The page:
Main beam being compressed at post locations?

I'm throwing this one out there before I get into trying to fix the situation in case anyone has encountered this and might offer some advice.
This is a two story colonial style house built in 1990. From some general observation and measurement, the center of the house has settled about 1/2 to 3/4". It can easily be seen at the doorways. I've found that the cause seems to be the main beam that runs the length of the house (three sistered 2x12s) is compressing at the posts in the full basement.
I figured one way to verify the distance of settling would be to use a water level to compare the floor joist height at the sill to the height at the beam. I'd repeat this at each joist across the span to get an overall profile.
One of my major dilemmas is moreso how to correct the problem. Some initial thoughts were to use jack posts on either side of the permanent posts to relieve the weight in order to install pieces of angle iron under the beam at each post perhaps extending 8" in either direction to distribute the force rather than simply shimming.
Does anyone know if this is a common problem? Is there a way to figure out if the builder installed enough posts for the span? I'm assuming the current problem is good reason to assume NOT.
Bobby
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What was the original warranty on the structure? No matter your not the original buyer. I would be calling the building inspection people and asking a lot of stupid questions.
Taking this on alone is fool hardy. You might get someone to step up and take ownership.
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Ive used screw jacks and 1/4 inch plate steel , get the steel from a scrap dealer. A problem could be the footing for the jack as a floor will lilely crack if you just add another one beside it. Do you have a screw jack or solid post. Best might be removing the post and insert a screw jack support in its place. While suppporting it on either side tempoarily so it doesnt fall.
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m Ransley wrote:

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The existing posts are solid, not screw jacks. I wouldn't think screw jacks would be up to code in permanent situations. The biggest problem I see with putting screw jacks in place of the old posts is that the beam can continue to compress. Perhaps it has as much as it ever will, but I'd definitely want to get some steel plate under it to distribute the weight.
I was thinking of building some supports on either side by stacking concrete block 2 at a time and using a hydraulic jack. I'd do this on either side of the existing posts. I am concerned with cracking the slab though. I don't know how large the footings are. If I can get the pressure off the existing posts, I can at least shim it to make up for the sag. At best I'd like to get 1/4" angle iron under it. The other side of the angle would go up the sides of the beam on either side for added weight distribution. Then I might install some 3/8 bolts through the angle and beam for added security.
Someone suggested I get the original builder involved even though I'm the 3rd owner. Exactly how do I find out who the builder was?
Bobby
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(snip) Sounds like not enough beam and/or posts for a house that big. IMHO, it shoulda been a steel I-beam, or at least an engineered lam or something. You are right, you need a professional engineer to look at it. Need to see if the posts are too far apart, if they had adeqaute footers under them, etc. 3/4" sounds like an awful lot of compression- is the beam splintering?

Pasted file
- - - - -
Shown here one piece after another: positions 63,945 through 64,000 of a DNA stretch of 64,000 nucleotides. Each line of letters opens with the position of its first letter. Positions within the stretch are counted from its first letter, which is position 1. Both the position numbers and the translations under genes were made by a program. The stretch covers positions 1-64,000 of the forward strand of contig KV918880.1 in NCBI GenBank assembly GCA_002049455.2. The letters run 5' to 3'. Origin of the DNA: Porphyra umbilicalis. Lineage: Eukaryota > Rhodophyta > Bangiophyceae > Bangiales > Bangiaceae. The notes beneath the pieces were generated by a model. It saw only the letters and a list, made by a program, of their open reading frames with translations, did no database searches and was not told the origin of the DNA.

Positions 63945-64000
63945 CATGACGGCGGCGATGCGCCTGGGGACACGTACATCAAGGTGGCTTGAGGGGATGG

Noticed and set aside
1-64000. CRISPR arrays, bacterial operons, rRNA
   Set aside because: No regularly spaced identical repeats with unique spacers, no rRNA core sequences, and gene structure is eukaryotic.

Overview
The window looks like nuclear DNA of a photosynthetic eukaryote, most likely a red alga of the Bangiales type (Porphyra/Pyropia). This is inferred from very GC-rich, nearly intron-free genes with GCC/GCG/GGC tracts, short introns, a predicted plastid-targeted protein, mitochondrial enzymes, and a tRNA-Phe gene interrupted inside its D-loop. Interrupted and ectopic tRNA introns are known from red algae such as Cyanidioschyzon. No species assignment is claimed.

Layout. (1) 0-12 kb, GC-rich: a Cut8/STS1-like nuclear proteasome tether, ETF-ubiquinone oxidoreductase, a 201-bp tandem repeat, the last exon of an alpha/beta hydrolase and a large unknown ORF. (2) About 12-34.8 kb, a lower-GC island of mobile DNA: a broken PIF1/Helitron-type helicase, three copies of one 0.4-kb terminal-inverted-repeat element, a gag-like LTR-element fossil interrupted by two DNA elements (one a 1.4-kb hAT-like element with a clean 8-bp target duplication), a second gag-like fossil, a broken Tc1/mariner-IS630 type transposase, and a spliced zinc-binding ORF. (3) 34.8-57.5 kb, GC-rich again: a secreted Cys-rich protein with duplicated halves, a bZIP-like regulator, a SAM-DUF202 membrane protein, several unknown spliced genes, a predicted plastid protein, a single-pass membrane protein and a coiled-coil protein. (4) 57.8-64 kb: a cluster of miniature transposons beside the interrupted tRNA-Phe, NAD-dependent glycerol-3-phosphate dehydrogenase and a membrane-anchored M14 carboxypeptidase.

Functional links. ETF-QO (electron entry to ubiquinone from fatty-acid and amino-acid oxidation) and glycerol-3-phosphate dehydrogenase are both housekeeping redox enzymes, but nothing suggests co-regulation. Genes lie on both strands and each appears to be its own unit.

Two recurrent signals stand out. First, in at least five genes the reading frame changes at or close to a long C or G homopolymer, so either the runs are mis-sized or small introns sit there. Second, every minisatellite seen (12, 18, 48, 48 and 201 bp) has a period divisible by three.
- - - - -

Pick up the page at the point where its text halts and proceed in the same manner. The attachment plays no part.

Probably lotsa ways to fix, the engineer will know. Some of the basements I have seen while house-shopping have had all sorts of kludgy secondary beams/posts added, or steel gussets added to wood beam. Jacking the house and adding a steel cradle to catch the weight over a wider area sounds like a decent idea, but the housing inspector (for when you sell), and probably your insurance company, will be happier if there is an engineer's stamp on the working diagrams. Adding more posts isn't that hard, if it won't make basement unusable, but does involve a lot of dust and dirt from jackhammer to punch through slab, and mixing or carrying concrete to add footers to catch the new posts.
I would definitely call the builder in to look, if he is willing. (or have the inspector call him) You won't get a freebie, since place is 15 years old, and probably in no danger of actual collapse. But he may be embarrassed enough to offer to do the work at a cut rate, assuming you trust him after he fubar'd it in the first place.
aem sends....
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2' angle iron will bend. I tried it. Screw jacks are code if they are strong enough, they have ratings and are custom ordered. You have to jack it maybe 1/16" a few days, a hydraulic may loose pressure.
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Check out your neighbors houses if they were built at the same time.
Mark
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That's a decent idea, but this is a newer home in a neighborhood of homes ranging from 1-230 years old and I can think of only one other home built at nearly the same time (totally different design however).
RE: screw jacks.. I actually have two screw jacks. I'm wondering if placing them on either side of the permanent post will have enough strength to lift the beam enough for shimming. What would be a good base to use to distribute the force across the slab?. I was thinking of stacking a couple 2x12 blocks.
I'm actually thinking about leaving it be and just reset all the door jambs. I'm planning on laying some tile and hardwood flooring and if I'm going to fix the sagging even a little, now's the time to do it.
Bobby
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